At least one freshman is expected to start in the secondary, and he has six defensive backs to choose from.
There’s Marco Wilson, Quincy’s little brother, who is being prioritized at outside corner and nickel. There’s CJ Henderson, Florida’s top-rated defensive back commitment of the class. There’s Shawn Davis, who is repping at safety and had a one-handed interception on the first day of camp. Donovan Stiner, Brian Edwards and Brad Stewart round out the group, and each has had his moments so far.
On the defensive line, freshman defensive tackles TJ Slaton and Elijah Conliffe should get their share of game reps if not for their size alone. Slaton is 6-foot-4 and 358 pounds. Conliffe stands at 6-4 and 317 pounds.
Playing the best guys
As Sept. 2 and the start of the 2017 season gets closer, Shannon knows the amount of time to implement his defense is limited.
His philosophy for building a starting defense is simple: Get the best 11 players on the field at any given time.
It seems simple enough. He did it at Miami, where he fielded top-10 defenses in six of his 10 years as either defensive coordinator or head coach. The Hurricanes won the 2001 national title behind Shannon’s top-ranked defense. That group forced 27 interceptions and 45 total turnovers and allowed an average of just 9.4 points per game.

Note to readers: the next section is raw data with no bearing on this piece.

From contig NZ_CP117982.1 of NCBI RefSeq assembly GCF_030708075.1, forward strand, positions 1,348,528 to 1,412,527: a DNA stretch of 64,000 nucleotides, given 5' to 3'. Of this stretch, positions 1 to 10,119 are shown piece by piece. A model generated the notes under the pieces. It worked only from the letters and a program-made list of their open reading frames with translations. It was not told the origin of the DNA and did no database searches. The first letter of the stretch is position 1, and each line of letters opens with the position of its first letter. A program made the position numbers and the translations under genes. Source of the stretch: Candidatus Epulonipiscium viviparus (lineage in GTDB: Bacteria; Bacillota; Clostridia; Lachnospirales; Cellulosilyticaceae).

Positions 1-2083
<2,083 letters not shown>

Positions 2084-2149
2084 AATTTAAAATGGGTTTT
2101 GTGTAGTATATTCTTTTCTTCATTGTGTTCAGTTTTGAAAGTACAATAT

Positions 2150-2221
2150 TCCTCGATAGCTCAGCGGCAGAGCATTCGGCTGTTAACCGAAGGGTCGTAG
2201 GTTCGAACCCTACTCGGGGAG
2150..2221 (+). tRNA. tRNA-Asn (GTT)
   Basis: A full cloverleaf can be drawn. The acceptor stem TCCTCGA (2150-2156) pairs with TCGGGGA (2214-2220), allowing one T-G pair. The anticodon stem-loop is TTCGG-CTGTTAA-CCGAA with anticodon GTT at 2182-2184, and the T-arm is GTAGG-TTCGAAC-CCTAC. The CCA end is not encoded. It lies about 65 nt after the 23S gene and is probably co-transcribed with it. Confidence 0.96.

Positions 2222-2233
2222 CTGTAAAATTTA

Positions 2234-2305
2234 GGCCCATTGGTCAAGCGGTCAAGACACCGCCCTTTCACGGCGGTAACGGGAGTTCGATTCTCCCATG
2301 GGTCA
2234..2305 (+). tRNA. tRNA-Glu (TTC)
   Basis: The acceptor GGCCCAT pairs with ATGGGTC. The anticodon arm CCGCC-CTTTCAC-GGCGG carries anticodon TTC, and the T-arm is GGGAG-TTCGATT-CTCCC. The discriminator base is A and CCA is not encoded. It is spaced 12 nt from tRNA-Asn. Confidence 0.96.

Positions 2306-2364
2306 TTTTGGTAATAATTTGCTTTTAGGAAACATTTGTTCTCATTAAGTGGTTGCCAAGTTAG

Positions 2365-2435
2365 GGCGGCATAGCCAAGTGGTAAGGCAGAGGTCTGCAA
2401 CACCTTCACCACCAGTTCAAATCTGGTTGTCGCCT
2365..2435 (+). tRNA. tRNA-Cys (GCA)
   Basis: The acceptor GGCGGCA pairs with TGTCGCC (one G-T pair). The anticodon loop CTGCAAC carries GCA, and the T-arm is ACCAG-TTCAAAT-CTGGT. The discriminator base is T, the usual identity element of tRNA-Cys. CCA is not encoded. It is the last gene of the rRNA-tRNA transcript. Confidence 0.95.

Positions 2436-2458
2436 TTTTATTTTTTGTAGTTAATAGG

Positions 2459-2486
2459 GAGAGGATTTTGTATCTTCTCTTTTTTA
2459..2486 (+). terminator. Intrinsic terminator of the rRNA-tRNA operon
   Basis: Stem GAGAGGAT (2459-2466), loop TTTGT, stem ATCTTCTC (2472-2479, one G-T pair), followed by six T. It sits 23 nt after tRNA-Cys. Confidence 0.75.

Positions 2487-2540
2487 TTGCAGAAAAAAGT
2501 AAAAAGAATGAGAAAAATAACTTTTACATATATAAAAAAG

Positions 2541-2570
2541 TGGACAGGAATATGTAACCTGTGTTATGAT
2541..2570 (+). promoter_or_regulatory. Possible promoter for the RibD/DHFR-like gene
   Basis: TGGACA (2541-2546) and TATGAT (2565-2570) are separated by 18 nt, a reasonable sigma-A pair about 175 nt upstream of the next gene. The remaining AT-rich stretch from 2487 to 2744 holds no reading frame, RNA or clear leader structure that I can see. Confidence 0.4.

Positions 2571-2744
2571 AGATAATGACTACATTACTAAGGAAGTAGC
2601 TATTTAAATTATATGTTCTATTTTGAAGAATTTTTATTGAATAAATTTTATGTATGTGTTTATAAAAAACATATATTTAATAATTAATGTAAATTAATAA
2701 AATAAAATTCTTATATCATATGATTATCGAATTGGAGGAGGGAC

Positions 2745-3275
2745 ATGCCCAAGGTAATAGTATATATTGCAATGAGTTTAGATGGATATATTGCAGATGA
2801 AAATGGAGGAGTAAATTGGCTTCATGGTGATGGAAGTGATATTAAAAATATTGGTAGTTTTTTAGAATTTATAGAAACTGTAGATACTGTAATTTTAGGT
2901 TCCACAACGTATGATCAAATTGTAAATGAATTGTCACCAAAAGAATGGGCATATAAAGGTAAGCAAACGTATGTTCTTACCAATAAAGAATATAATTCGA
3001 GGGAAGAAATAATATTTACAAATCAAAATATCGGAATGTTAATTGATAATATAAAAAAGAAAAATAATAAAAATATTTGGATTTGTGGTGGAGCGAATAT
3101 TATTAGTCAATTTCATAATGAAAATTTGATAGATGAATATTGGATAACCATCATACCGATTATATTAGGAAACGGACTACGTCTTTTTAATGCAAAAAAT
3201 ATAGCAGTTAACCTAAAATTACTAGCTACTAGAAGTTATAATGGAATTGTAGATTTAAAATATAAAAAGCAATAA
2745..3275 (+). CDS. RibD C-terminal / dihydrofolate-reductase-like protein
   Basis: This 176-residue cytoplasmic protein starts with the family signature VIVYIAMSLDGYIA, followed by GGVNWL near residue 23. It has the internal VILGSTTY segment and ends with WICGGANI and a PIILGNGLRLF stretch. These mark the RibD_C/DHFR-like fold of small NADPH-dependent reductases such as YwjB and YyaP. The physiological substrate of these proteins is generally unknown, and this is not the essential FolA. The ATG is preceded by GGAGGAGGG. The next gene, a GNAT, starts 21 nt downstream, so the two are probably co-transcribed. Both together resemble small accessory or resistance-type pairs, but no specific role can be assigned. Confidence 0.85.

He helped get that done in his first two years at Florida as the Gators’ linebackers coach. Florida finished fifth nationally in total defense last year (292.8 yards allowed/game) and sixth in scoring defense (16.8 points/game). In 2015, the Gators were eighth in yards allowed and 11th in scoring defense.
“I think the one thing coach Shannon has done since he’s taken over as defensive coordinator is really trying to simplify and let our guys go play,” McElwain said. “They’ll get tested, and you know what, I’ll say go ahead and test them, because I think they’re going to be all right.”
Shannon has also coached 25 players who were drafted in either the first or second round of the NFL draft, 12 of whom came during his second stint at UM. Among the notable names are linebackers Ray Lewis and Jonathan Vilma, defensive lineman Vince Wilfork, and safeties Sean Taylor and Ed Reed.
All of his defenses had a common thread outside of just sheer talent: Playbook mastery and playing fast.
“If guys can play fast without thinking a lot, then you’re going to be very successful,” he said. “That’s the whole thing we’re doing as a defensive staff is trying to find what can we call so the guys will not have to think, that they can just fly around and have fun but play fast.”
As the Gators continue fall camp and prepare for the season opener, Shannon will continue testing his players. He’ll implement different schemes, different coverages and different fronts until he finds out what sticks.
“When that’s all said and done,” Shannon said, “when it gets about maybe that 10-day period out, then we’ve got to say, ‘OK, what can we do as a defense where those guys can fly around? Who are our best 11 guys that can help us get to where we need to be at?’
“That’s when we’ll decide on what we can do.”